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How Wedding Together added a blog to their Django app in 5 minutes

Posted by Roger Jin on June 29, 2017

This is guest post written by Adam Yala, a Python and Django developer at Wedding Together.  Find him on Github.

Our Problem

We’re python developers and we want to add a blog to Wedding Together. Wedding Together is a mobile app that allows wedding guests to share photos they take at weddings. Adding a blog to a website is a problem as old as the internet. If we find ourselves reinventing the wheel, we’re probably doing it wrong. I could discuss building our own blogging system from scratch, but there are already plenty of articles on how to do that.

Our Requirements

  • We don’t want to worry about SEO. It should come built-in.
  • We want to put whatever code we pull from GitHub to live at weddingtogether.co/blog without any NGINX/Apache witchcraft.
  • We don’t want to be editing HTML files or writing code every time a content change is made.

One requirement makes a clear separation between all the paths we can take. We want to protect and improve our development processes.

If we don’t want:

  • a separate set of SASS stylesheets just for this blog.
  • to spend time managing security updates.
  • to mess with our current configuration.
  • to role our own solution.

Our option is to pick a managed solution. We’ll go over those second. If we’re ok with some of those things, then we have two self-managed options.

Our Options

Self Managed

The two most popular python web frameworks are Django and Flask. Wedding Together’s backend is built with Django, so we’ll start there. A few Google searches later we find Mezzanine to be the most active Django blog project. If the best option involves the downside of creating an additional application to take care of, we might as well look up options in Flask. The two most used options are flask-blog and Flask-Blogging. flask-blog hasn’t been updated in 3 years. Flask-Blogging is our “Mezzanine level” blog option but in Flask. Both Mezzanine and Flask-Blogging have the following pros and cons:

  • Pros:
    • Has all the bells and whistles out of the box. We don’t want to deal with things like SEO and meta what-not.
    • Hackable if we want to make modifications
    • Simple non-developer interface for making blog posts
    • “Free” (explained below)
  • Cons
    • Requires us to manage and maintain another application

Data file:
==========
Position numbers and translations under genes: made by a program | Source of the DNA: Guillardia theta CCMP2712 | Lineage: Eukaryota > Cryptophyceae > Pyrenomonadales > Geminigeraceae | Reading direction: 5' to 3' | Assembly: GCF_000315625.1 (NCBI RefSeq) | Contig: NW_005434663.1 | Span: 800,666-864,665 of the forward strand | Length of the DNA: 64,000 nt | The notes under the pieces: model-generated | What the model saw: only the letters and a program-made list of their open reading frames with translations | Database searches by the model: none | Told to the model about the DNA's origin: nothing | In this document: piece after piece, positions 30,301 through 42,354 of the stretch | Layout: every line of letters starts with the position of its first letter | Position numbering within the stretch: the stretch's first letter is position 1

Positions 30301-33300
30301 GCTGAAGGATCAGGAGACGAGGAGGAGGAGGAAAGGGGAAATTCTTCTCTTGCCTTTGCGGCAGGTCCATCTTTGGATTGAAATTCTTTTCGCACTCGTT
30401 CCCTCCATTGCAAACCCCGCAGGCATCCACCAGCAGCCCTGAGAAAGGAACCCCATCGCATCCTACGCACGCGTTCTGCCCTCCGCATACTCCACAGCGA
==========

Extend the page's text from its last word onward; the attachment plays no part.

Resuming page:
Depending on how your infrastructure is setup, adding another application could be as simple as pip installing on a server or as difficult as adding another machine to your already growing architecture.

Most web/software companies have one resource that they’ll never get enough of, developer time. Mezzanine and Flask-Blogging are “free” if you don’t consider developer time. If you account for developer time in implementing these options, they are among the most expensive options you could pick.

Managed For Us

Let’s look at a managed option that is almost free in a sense of developer time. ButterCMS is a managed blog option with the most developer friendly API possible. I've tried out half a dozen blog API options and ButterCMS is truly the easiest and most simple.

We log into the interface on their site to write a blog post.

We install the python module.

pip install buttercms-python

We pull our blog post:

from butter_cms import ButterCMS


def blog(request):
    client = ButterCMS('your-token-goes-here')
    posts = client.posts.all()
    return render(request, 'blog.html', {'posts': posts})

Put it in our template:

{% for post in posts %}
    <h1>{{ post.title }}</h1>

    <p>{{ post.body|safe }}</p>
{% endfor %}

And that's it!

My example is missing couple tiny tweaks to make Django play perfectly their API, all of which are covered here in their docs.

Our Choice

Spinning up an instance of Mezzanine or Flask-Blogging is a definite possibility, but took me more hours than I'd like to admit to get going. I'm also not exactly looking forward to dealing with another database and django application as time goes on.

Adding a managed option like ButterCMS took me about 5 minutes and I know I'll never have to mess with it again.

Most of the other blogging APIs are filled with cryptic terms like "blog modelling" or having to navigate a "content delivery API" vs a "content management API". ButterCMS touts a simple and straight forward system that lets you focus on building your company and products.

Editor's note: Check out our Django or Python docs to test out adding a blog to your application.

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